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Prime Minister Modi visits Indian-controlled Kashmir amid tight security

India’s Prime Minister Narendra Modi visited Himalayan Kashmir on Sunday his first public event since New Delhi stripped the disputed region’s semi-autonomy and took direct control in 2019.

Modi remotely inaugurated a tunnel and work on two hydropower projects before delivering a speech that was punctuated by his government's developmental achievements. He said that the territory was put on a path of unprecedented development since 2019 but made no political commitments to the region’s people, who have been without an elected local government for four years.

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“Let me assure the youth of the valley that they will not face difficulties and tribulations that their parents and grandparents faced,” Modi said, referring to the Kashmir Valley, the heartland of anti-India sentiment.

His speech was a part of a function to commemorate the annual Panchayati Raj, or grassroots democracy, Day.

One of the power projects he laid foundation to on Sunday was first commissioned by Prime Minister Manmohan Singh in 2013.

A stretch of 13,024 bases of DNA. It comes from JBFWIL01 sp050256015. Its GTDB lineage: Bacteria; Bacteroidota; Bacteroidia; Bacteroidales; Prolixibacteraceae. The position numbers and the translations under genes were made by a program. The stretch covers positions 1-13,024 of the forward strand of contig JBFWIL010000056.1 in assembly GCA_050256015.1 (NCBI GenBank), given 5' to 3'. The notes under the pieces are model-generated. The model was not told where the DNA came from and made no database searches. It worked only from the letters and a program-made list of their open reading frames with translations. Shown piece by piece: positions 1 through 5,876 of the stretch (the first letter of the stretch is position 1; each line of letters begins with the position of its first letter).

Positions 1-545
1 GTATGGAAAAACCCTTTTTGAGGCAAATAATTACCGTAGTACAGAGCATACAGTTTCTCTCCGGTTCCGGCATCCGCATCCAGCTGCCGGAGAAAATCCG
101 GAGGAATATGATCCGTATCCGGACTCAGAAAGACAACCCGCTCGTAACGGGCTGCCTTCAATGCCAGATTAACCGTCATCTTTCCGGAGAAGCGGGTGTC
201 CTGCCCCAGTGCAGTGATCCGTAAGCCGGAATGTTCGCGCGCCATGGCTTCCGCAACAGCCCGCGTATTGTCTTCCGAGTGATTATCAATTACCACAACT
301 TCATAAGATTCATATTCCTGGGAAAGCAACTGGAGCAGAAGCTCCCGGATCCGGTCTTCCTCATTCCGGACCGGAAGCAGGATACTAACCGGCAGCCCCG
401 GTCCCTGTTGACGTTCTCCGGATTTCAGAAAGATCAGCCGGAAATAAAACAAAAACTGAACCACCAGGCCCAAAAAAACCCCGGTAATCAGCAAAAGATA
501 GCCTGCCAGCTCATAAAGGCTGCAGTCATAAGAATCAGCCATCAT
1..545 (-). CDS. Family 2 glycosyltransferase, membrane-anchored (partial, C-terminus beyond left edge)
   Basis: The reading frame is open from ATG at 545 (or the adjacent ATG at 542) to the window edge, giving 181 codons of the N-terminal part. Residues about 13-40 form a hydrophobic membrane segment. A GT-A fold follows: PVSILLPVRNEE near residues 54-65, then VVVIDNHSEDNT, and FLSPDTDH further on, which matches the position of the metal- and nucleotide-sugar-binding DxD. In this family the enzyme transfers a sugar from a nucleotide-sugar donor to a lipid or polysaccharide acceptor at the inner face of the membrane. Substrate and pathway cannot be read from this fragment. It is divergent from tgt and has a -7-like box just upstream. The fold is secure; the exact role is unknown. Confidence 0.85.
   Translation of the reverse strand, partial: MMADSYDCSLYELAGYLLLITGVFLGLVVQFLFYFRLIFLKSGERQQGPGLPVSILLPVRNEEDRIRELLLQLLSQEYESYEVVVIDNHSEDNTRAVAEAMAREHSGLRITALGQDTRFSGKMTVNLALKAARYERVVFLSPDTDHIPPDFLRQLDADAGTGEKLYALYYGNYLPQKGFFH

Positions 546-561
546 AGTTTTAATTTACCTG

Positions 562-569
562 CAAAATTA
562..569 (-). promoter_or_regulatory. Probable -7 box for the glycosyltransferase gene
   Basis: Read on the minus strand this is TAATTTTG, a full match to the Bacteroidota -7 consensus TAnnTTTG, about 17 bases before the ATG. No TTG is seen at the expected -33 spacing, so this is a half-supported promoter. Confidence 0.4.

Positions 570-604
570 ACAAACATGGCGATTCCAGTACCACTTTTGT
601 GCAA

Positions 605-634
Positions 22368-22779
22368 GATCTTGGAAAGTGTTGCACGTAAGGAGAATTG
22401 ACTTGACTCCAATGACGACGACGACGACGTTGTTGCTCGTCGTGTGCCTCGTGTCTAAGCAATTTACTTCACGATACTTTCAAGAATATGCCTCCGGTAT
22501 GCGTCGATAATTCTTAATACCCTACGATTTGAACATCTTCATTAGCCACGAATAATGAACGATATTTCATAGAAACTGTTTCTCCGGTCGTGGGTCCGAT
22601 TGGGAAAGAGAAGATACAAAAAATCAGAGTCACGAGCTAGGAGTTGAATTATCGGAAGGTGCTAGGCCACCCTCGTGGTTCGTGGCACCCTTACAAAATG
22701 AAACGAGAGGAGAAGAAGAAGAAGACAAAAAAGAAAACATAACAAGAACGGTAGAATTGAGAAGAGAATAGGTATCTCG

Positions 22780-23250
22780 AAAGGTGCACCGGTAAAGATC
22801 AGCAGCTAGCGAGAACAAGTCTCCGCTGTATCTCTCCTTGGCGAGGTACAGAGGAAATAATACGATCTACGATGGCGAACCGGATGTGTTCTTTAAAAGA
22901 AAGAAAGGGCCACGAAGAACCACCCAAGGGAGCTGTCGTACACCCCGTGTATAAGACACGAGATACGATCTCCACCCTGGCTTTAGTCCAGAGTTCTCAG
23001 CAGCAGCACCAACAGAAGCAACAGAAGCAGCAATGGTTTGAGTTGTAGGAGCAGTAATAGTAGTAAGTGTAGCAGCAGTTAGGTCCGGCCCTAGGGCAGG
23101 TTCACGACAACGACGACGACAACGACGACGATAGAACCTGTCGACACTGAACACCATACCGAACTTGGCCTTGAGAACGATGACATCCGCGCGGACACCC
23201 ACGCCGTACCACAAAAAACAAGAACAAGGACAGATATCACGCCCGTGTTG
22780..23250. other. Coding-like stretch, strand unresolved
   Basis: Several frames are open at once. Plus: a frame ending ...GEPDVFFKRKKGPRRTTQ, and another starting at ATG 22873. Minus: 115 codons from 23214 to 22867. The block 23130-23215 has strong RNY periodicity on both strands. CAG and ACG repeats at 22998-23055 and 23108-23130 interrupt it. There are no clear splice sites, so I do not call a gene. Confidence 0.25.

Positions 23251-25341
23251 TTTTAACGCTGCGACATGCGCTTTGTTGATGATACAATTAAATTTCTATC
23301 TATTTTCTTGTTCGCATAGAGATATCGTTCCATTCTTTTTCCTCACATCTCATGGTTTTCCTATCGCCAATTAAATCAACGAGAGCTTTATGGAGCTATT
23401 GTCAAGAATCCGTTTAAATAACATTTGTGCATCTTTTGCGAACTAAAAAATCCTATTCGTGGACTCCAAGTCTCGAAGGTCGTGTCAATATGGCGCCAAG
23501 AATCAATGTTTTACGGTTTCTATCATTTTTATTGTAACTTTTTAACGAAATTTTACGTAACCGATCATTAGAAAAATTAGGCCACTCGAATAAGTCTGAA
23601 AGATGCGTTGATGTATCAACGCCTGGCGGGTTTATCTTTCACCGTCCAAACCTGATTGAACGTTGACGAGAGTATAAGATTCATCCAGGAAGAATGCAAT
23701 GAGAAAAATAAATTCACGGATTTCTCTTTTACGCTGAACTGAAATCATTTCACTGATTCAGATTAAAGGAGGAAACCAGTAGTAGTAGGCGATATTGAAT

Tens of thousands of people and elected officials from local councils across the region assembled in Palli village near Jammu city for the speech, which was held amid amid tight security. The area visited by Modi generally welcomed the Indian government’s changes of Kashmir's status nearly three years ago.

Officials say the councils represent grassroots governance but its members have no legislative powers.

Government forces fanned out across Kashmir to thwart any violence. On Friday, two suspected militants and a paramilitary officer were killed in a gunfight some 15 kilometers (9 miles) from Palli.
Police chief Dilbag Singh said the slain militants were a “suicide squad from Pakistan” likely sent to sabotage Modi’s visit. He did not offer any evidence to back up his claim.